My husband likes meat a lot. As in, when I ask him what he wants for dinner, his usual response is "some kind of meat and something to go with it". This afternoon when I asked him if he had any requests for dinner, it went like this:
me: Is there anything specific you want for dinner tonight?
him: Yes! Meatloaf!
me: ...meatloaf? Really?
him: YES! I would like meatloaf and mashed potatoes.
me: Ok. Meatloaf and mash...got it.
him: And peas!
me: Alright...and peas.
him: And onion gravy!
me: Meatloaf, mash, peas AND onion gravy. Sheesh. Ok.
him: *happy grin*
I used to HATE meatloaf as a kid (sorry Mom), so I'm always interested in trying different meatloaf recipes in an attempt to find the perfect one. I came pretty damn close tonight, and the recipe was right in my own kitchen all along! My much-loved and well-used copy of Mark Bittmann's "How To Cook Everything" had a nice simple meatloaf recipe that sounded worth a try. So...I got to work!
The recipe calls for 2 lbs of ground meat, and Bittmann suggests mixing beef with something else - veal, pork, what have you. I used a pound of nice lean ground round, and a pound of ground pork. I added breadcrumbs soaked in milk, a beaten egg, salt and pepper, some grated garlic, a smallish onion (also grated - it's way less work than mincing), and chopped parsley. The recipe called for sage, either fresh or dried. I was out of sage, which I didn't realize until I was elbow-deep in meat, so that was a bummer and I had to skip it. It also called for a minced carrot. I grated mine instead of mincing it. I mixed everything up by hand (my least favorite part) and formed it into a loaf on the rack of my broiler pan. I like cooking it this way rather than in a loaf pan because then you get a nice crust on most of the surface. A lot of what I never liked about meatloaf as a kid was the texture of it after it had cooked in a loaf pan in its own grease. Blech. Anyway - I liberally applied a layer of HP Sauce on the surface of the loaf, and popped it into the oven at 350 and cooked it for about an hour.
While the meatloaf was cooking I peeled 5 big russet potatoes and cut them into medium chunks. I boiled them till tender, then drained them and set them aside. For the gravy I thinly sliced one large white onion and cooked it down in a pan with about 2 tbsp each of olive oil and butter (hey, I didn't say it was healthy...that's why we don't have it every day or even every week). When the onions were nicely browned and softened I sprinkled 2 tablespoons of all purpose flour and a little black pepper into the pan and stirred thoroughly. I let the roux cook to a dark golden color, then added in about half a cup of beef stock and whisked vigorously. I let that cook about 30 seconds until it thickened, then added more stock and whisked again. Once it thickened up the second time I added the rest of the stock and whisked again, then turned the heat down and let the gravy bubble gently and reduce.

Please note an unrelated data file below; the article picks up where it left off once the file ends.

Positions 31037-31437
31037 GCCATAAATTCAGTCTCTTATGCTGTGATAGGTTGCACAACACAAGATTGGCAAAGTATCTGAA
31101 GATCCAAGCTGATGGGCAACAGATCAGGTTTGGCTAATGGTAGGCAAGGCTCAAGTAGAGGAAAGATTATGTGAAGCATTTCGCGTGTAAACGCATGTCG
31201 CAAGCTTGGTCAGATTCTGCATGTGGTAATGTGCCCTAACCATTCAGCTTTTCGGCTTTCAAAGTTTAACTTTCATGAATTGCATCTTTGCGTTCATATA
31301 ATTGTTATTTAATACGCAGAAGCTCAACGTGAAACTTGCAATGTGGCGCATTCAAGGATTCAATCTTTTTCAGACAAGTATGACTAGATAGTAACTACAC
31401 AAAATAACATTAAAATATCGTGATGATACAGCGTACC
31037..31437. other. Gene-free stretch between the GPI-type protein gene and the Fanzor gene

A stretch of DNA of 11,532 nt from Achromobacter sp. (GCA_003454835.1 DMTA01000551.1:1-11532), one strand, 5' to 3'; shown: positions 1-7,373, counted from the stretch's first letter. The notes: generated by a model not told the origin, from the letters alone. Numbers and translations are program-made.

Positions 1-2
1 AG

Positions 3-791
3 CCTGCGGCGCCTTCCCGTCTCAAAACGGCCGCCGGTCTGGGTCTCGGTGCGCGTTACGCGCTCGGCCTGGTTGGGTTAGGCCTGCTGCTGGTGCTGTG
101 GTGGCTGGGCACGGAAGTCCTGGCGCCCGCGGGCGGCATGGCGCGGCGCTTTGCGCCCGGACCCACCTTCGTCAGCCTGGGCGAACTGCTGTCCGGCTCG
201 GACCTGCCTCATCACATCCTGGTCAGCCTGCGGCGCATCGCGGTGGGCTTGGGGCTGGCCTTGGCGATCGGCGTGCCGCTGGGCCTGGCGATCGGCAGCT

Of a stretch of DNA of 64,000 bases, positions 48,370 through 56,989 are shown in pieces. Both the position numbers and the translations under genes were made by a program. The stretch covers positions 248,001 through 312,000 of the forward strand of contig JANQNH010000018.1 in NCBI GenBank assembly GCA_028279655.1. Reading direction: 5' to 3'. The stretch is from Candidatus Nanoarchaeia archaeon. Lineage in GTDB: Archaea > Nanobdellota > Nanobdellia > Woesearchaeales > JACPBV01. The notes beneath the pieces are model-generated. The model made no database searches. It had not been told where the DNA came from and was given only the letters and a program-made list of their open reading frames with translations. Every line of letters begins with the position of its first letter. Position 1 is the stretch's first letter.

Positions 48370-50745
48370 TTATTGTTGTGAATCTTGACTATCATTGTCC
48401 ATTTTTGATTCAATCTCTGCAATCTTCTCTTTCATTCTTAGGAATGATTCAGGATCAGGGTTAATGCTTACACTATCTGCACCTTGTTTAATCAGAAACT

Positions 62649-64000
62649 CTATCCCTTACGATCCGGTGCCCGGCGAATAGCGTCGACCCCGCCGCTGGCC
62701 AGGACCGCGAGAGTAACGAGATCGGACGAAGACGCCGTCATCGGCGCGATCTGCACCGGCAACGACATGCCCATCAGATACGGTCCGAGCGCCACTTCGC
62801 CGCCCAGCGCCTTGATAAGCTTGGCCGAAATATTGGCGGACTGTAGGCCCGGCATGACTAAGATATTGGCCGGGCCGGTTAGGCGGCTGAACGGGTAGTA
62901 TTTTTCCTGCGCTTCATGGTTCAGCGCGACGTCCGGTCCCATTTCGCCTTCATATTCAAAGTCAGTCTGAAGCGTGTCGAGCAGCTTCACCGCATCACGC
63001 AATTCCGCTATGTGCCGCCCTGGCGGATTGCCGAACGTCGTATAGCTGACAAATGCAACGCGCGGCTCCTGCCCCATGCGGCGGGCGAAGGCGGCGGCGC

The potatoes were ready to mash at this point so I tossed in some butter and milk, salt and black pepper, and mashed away. I can never get them entirely smooth but I don't mind, really. Having some lumps in them reassures me that they're real potatoes, I think. ;)
The meatloaf came out of the oven just as the gravy was getting thickened up again. I put half a bag of frozen peas in a pot with 1/4 cup of water and covered, letting them steam while the meatloaf rested. When the peas were done, it was time to eat!
I don't have a gravy boat so yes, my gravy was in a Campbell's Soup cup. ;) The meatloaf was, in a word, wonderful. Really and truly. It was incredibly juicy without being greasy, and it had such good flavor. I can only imagine that having the sage would have made it even better (because I love sage). The only thing I'd change about the meatloaf recipe is that next time, I'll omit the carrot. It just didn't add to the flavor in a constructive way, I didn't think. I kept noticing it and thinking "what's that I taste? Oh, carrot again...yeah..." Other than that, this is most certainly going to be my go-to meatloaf recipe from here on out.
See how juicy? NOM! Also, this is a good shot of my gravy. I originally came up with the gravy recipe when Mark was explaining "Bangers and Mash" to me, since I'd never had it. It took a couple tries to get it right, but now that I've got it down, it's super easy (though not quick).
Mark is already looking forward to meatloaf sandwiches for lunch tomorrow! ;)